Public/private relationships crucial for tech progress

Shutterstock image: Cloud concept.

"I want to buy a service, not a cloud," said David DeVries, principal deputy CIO at the Defense Department, at FedScoop’s April 26 Public Sector Innovation Summit.

He added that the kind of commercial development that anticipates what federal buyers need is crucial as cloud technology is more widely adopted.

DeVries and civilian agency CIOs and CTOs at the conference said they increasingly rely on the commercial sector to deal with technological advances that have outstripped the federal government's development, acquisition and adoption processes.

DOD is experimenting with ways to give its employees opportunities to learn commercial development techniques in the private sector so they can bring that expertise back to the agency, DeVries said. That kind of outside experience is invaluable in keeping up with accelerating technological developments, he added.

Understanding and being adept at using commercial applications and solutions are also essential to federal cybersecurity, Army Deputy CIO Gary Wang said. "It's a COTS-on-COTS conflict" in cybersecurity, he said, referring to commercial off-the-shelf software and systems. "Our adversaries have access to the same technology," he added, which can put cyber defenders at a disadvantage.

Federal agencies need a paradigm shift in how they battle cyber assaults and intrusions, he said. Fortunately, commercial technologies, such as the cloud, have begun to change some of the entrenched "server hugger" attitudes at agencies, Wang added.

Michael Hermus, CTO at the Department of Homeland Security, said commercial cloud services might have forced federal leaders to think in detail about how they adopt new technologies. He added that many agencies have had to figure out how to acquire cloud tools and how to use them.

Michael Valivullah, CTO at the Agriculture Department's National Agricultural Statistics Service, said the next wave for the farming industry will come in the form of drones and the massive loads of data they generate.

He said he expects drone use in agriculture and precision farming to explode in the coming year, citing studies that say as many as 200,000 of the vehicles might enter the agricultural industry in 2016, up from zero in 2015.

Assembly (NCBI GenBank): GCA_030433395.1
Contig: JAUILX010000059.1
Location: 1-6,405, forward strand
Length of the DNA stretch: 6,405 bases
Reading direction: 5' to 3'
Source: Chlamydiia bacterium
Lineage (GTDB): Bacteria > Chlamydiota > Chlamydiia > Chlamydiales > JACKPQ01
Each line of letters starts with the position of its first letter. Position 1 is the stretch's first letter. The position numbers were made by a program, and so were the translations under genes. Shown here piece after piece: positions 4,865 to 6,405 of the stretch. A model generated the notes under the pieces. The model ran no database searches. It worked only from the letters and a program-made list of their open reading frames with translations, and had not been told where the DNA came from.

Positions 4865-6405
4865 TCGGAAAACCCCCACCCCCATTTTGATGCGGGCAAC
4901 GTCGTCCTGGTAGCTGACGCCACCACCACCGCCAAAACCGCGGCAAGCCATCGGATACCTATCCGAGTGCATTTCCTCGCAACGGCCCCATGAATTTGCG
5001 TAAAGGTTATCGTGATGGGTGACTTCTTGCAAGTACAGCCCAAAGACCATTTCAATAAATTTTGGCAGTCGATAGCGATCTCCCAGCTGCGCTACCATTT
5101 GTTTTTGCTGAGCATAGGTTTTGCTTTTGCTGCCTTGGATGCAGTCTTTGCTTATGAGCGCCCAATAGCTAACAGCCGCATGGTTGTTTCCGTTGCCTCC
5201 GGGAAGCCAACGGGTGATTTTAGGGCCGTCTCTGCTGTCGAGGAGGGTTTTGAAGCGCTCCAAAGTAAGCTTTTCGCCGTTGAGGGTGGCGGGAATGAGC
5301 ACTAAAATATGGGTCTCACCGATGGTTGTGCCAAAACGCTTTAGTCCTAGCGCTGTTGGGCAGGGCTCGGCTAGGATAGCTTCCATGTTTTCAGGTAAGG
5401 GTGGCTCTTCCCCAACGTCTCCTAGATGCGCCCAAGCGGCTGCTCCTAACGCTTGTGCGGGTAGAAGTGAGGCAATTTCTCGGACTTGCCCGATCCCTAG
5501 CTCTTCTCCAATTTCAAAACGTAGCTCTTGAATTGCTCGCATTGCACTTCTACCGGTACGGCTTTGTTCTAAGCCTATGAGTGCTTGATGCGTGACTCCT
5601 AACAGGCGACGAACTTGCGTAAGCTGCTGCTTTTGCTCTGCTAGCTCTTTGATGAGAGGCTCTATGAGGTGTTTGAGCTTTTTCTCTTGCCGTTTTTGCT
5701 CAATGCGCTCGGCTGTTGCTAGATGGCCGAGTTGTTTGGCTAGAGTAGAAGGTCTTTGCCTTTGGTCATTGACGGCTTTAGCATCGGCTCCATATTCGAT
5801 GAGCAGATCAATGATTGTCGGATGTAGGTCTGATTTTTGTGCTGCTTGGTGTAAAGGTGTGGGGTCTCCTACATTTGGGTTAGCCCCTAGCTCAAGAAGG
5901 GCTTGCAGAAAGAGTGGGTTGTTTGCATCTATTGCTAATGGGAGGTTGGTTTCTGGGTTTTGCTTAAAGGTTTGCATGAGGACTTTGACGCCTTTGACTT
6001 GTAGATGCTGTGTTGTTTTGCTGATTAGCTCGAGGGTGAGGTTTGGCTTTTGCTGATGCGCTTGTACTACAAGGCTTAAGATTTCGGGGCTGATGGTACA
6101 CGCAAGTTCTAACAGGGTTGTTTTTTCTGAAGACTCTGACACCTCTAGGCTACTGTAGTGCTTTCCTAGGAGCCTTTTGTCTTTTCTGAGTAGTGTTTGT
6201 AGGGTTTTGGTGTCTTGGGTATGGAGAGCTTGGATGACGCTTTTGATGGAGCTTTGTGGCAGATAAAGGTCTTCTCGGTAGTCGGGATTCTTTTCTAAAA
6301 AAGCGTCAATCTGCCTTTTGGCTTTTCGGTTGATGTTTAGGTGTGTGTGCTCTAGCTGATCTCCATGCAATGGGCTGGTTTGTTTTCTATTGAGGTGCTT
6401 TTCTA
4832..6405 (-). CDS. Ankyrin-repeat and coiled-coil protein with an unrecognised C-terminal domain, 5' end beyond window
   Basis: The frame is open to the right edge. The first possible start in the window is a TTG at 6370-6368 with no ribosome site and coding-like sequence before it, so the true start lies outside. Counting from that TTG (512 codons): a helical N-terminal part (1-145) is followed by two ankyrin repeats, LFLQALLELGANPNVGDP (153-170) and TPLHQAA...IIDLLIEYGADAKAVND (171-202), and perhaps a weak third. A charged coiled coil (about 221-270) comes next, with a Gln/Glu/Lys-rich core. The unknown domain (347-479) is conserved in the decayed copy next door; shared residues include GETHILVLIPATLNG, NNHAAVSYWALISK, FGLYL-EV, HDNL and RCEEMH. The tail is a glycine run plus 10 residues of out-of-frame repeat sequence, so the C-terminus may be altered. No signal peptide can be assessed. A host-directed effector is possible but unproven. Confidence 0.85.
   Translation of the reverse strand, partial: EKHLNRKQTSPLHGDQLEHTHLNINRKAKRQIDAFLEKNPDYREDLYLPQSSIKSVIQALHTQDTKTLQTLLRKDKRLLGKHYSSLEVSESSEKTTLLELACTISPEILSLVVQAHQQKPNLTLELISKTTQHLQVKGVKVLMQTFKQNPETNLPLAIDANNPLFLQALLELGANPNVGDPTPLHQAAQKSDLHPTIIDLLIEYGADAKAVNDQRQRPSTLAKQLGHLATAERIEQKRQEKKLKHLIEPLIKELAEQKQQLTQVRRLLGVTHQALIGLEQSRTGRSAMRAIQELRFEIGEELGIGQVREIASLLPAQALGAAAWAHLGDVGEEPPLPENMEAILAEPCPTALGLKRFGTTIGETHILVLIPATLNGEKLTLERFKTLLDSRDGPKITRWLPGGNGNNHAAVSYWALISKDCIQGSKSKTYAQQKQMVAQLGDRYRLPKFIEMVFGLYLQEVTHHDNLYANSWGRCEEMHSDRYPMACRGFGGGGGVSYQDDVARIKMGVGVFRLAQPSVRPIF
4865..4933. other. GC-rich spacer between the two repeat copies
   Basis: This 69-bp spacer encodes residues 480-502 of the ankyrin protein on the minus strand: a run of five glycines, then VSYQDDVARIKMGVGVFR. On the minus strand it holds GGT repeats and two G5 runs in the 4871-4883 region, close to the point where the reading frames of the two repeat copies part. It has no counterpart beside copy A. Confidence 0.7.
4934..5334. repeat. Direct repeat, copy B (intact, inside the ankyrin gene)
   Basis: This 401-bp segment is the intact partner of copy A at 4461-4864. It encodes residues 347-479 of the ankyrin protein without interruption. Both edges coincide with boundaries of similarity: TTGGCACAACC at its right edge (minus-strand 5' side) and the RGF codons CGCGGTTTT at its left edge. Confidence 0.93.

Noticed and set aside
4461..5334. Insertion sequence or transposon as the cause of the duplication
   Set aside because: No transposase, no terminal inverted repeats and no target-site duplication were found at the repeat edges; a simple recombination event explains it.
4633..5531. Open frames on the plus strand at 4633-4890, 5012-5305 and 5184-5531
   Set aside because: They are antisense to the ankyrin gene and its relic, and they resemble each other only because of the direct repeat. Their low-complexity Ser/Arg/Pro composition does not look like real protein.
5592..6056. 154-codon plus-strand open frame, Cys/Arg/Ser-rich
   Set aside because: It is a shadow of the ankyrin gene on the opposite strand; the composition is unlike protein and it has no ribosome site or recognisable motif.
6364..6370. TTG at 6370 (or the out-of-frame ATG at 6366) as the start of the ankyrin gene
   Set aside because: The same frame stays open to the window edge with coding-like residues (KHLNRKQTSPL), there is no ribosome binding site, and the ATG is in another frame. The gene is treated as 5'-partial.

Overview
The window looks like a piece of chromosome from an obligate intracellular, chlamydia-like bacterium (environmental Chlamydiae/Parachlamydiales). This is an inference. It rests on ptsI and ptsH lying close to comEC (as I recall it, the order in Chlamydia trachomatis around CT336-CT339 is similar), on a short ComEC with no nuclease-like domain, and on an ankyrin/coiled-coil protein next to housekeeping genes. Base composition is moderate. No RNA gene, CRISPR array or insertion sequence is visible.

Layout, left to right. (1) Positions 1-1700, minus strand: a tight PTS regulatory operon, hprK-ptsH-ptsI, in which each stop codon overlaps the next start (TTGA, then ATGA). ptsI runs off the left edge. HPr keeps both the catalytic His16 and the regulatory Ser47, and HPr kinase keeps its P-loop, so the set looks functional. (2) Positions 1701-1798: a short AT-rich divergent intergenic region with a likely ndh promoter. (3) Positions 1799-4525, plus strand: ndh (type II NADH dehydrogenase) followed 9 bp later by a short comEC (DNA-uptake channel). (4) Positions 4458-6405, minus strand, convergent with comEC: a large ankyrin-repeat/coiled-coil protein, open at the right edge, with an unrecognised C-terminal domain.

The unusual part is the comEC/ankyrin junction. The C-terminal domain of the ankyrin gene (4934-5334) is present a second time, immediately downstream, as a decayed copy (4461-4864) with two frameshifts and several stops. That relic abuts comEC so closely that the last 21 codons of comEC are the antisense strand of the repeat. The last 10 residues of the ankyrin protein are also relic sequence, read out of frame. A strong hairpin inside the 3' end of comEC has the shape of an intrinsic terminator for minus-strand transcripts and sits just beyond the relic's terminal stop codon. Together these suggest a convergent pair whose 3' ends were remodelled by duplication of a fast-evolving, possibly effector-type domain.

The vehicles carry sensors and cameras that scan fields at a resolution 150,000 times higher than that of satellite imagery. The sensors can produce detail on growing fields to the inch and generate terabytes of data, which can be assembled to create targeted maps that can boost crop productivity.

As that data is generated, he said the USDA will probably access it via commercial data aggregators, as it does for data gathered from other sensors mounted on farming equipment.

The data from drones could lead to a revolution in agricultural development and improve his agency's access to that data, Valivullah added. Farmers are supposed to send certain data to the USDA. Sometimes they do, sometimes they don't, he said, adding that drones could make the current paper-based process far easier and more accurate.

About the Author

Mark Rockwell is a senior staff writer at FCW, whose beat focuses on acquisition, the Department of Homeland Security and the Department of Energy.

Before joining FCW, Rockwell was Washington correspondent for Government Security News, where he covered all aspects of homeland security from IT to detection dogs and border security. Over the last 25 years in Washington as a reporter, editor and correspondent, he has covered an increasingly wide array of high-tech issues for publications like Communications Week, Internet Week, Fiber Optics News, magazine and Wireless Week.

Rockwell received a Jesse H. Neal Award for his work covering telecommunications issues, and is a graduate of James Madison University.

Click here for previous articles by Rockwell. Contact him at [email protected] or follow him on Twitter at @MRockwell4.


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